Tuesday, 7 December 2010

Pacific churches raise climate change resettlement issue

By Stanley Simpson, Climate Pasifika Media Team

6 December, Cancun, Mexico - The Pacific Conference of churches (PCC) wants the issue of forced migration and the resettlement of vulnerable Pacific island countries and communities due to climate change on the agenda of any United Nations agreement on climate change.

The PCC’s Climate Change Resettlement Officer Peter Emberson says the issue is one of the most critical for the Pacific as many will be forced to move from their islands or be displaced internally as a result of sea level rise.

Emberson laments the fact that the resettlement issue is not being seriously taken on board in the negotiations here in Cancun.

“What PCC is trying to bring to the attention of the international community is that migration as a result of climate change is already happening in the Reef Islands of the Solomon Islands, in the Cataract Islands in Papua New Guinea, and very soon in the low lying atoll areas of Fiji, the Lau group, the Rewa delta region and Sigatoka - all these areas are vulnerable to sea level rise.”

“What the PCC is trying to bring to the attention here in Mexico is to ensure there is adequate language so that when the people are displaced even further in the future (5-10 years) that the pieces of legislation under international law will safeguard and protect the human rights of these people. “

Emberson is also urging Pacific governments to move strongly on the issue, and make it a priority.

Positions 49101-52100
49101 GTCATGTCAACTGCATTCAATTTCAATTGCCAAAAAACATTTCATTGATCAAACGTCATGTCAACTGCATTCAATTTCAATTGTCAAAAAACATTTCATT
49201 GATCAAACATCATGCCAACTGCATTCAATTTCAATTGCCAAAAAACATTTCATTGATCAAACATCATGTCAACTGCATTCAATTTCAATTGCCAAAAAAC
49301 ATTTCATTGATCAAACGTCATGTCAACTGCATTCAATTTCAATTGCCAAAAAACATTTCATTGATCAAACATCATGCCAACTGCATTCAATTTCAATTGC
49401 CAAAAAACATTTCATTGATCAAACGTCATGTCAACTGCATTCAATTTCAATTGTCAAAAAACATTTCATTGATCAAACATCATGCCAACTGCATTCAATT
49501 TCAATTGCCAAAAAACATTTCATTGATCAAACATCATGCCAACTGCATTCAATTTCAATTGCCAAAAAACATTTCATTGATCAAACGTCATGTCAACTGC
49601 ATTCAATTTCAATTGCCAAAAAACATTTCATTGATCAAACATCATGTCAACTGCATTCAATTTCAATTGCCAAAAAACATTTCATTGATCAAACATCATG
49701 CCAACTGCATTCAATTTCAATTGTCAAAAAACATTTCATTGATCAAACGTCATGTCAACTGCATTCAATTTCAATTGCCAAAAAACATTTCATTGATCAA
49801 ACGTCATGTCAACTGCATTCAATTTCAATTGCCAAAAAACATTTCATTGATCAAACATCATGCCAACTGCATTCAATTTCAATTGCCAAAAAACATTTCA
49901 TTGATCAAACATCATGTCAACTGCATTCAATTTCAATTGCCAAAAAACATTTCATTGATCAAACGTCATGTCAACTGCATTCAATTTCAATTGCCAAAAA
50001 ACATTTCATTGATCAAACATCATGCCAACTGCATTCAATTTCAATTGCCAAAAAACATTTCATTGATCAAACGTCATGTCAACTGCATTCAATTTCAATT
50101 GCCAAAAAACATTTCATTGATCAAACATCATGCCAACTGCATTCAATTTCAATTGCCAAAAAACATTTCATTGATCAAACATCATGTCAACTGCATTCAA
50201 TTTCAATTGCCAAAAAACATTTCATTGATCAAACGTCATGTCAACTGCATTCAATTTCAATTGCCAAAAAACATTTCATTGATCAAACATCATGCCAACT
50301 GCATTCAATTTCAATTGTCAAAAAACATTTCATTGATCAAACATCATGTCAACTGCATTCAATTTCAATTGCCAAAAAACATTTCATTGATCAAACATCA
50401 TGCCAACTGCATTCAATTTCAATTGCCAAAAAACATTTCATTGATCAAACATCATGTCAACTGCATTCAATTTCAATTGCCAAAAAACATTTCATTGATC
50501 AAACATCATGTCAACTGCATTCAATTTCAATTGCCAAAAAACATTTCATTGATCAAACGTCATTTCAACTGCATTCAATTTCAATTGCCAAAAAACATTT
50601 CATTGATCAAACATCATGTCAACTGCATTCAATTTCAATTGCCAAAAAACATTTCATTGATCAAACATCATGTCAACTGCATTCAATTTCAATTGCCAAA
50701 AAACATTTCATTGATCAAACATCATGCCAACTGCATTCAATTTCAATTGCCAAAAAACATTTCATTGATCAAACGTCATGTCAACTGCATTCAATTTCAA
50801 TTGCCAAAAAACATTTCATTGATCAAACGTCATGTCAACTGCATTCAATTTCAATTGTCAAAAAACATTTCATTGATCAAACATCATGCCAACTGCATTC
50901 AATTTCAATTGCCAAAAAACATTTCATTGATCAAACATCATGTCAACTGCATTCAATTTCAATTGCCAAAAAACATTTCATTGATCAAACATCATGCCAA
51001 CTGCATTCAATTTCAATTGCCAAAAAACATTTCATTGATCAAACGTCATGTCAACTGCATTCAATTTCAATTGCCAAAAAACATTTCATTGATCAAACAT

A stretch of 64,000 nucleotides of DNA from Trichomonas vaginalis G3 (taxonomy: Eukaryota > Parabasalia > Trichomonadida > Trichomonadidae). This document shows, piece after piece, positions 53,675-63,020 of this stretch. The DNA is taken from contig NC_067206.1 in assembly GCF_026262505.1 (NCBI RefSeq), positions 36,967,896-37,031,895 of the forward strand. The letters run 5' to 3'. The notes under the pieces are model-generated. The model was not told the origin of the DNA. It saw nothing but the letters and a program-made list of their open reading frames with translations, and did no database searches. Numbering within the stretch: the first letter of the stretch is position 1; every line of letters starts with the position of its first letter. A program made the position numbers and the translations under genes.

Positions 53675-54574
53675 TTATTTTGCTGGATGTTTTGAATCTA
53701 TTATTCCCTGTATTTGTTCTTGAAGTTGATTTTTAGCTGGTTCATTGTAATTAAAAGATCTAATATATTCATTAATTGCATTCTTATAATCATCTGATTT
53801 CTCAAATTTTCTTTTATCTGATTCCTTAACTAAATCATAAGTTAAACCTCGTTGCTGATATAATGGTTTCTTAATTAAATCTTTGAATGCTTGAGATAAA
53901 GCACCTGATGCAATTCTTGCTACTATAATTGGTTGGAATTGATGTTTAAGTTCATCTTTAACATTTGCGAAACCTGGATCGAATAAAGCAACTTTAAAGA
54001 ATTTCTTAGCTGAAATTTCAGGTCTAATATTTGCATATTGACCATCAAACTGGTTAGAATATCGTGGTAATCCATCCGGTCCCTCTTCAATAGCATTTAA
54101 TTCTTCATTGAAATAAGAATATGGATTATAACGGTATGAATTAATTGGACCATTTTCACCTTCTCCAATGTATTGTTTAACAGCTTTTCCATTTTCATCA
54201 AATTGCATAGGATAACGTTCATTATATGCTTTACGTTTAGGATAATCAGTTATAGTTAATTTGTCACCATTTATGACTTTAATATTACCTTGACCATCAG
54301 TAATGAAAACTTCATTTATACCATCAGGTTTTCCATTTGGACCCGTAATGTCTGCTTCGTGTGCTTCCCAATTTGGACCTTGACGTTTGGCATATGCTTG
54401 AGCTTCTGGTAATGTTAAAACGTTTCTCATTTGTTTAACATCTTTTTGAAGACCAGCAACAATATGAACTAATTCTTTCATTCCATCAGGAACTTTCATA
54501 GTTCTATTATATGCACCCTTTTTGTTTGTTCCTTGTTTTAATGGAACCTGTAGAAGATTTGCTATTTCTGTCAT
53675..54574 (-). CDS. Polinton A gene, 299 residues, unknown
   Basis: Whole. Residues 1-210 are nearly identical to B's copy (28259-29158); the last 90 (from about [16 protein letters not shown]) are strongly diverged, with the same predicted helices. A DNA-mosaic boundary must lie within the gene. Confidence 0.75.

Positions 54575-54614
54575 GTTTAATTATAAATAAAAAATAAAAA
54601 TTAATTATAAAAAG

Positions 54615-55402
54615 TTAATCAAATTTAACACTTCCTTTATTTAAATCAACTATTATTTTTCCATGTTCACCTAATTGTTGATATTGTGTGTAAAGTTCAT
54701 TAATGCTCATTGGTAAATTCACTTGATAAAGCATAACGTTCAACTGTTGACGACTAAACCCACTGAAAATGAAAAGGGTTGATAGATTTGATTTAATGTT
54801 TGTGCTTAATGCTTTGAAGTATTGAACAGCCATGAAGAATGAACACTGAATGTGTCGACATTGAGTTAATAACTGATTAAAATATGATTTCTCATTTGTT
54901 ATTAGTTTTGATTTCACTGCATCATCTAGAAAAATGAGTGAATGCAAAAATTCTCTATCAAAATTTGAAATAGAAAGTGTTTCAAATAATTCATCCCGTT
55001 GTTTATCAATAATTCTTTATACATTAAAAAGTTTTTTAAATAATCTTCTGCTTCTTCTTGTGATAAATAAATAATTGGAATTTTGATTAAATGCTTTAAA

“Pacific governments have been very slow on the issue. One of the few countries that has been very ambitious and progressive on the issue is Kiribati. They are moving the issue of resettlement and forced climate migration, but at the moment they are the lone voice,” Emberson says.

“What we need to do in the Pacific is to mobilize Pacific states to recognize and realize the urgency and to put these issues on the agenda of the Pacific Islands Forum, and then the Small Island Developing States (SIDS), and bring it to the attention of the United Nations – whether it be United Nations Framework on Climate Change, or the General Assembly or the Security Council.”

“It needs to be on the UN agenda so that the whole community of states can act in concert to ensure there is adequate action done at the international level. “

Emberson says churches in the region wield a lot of influence within their constituencies and congregations – and its important they raise the issue and be part of the solution on something important like climate change that will affect peoples lives.

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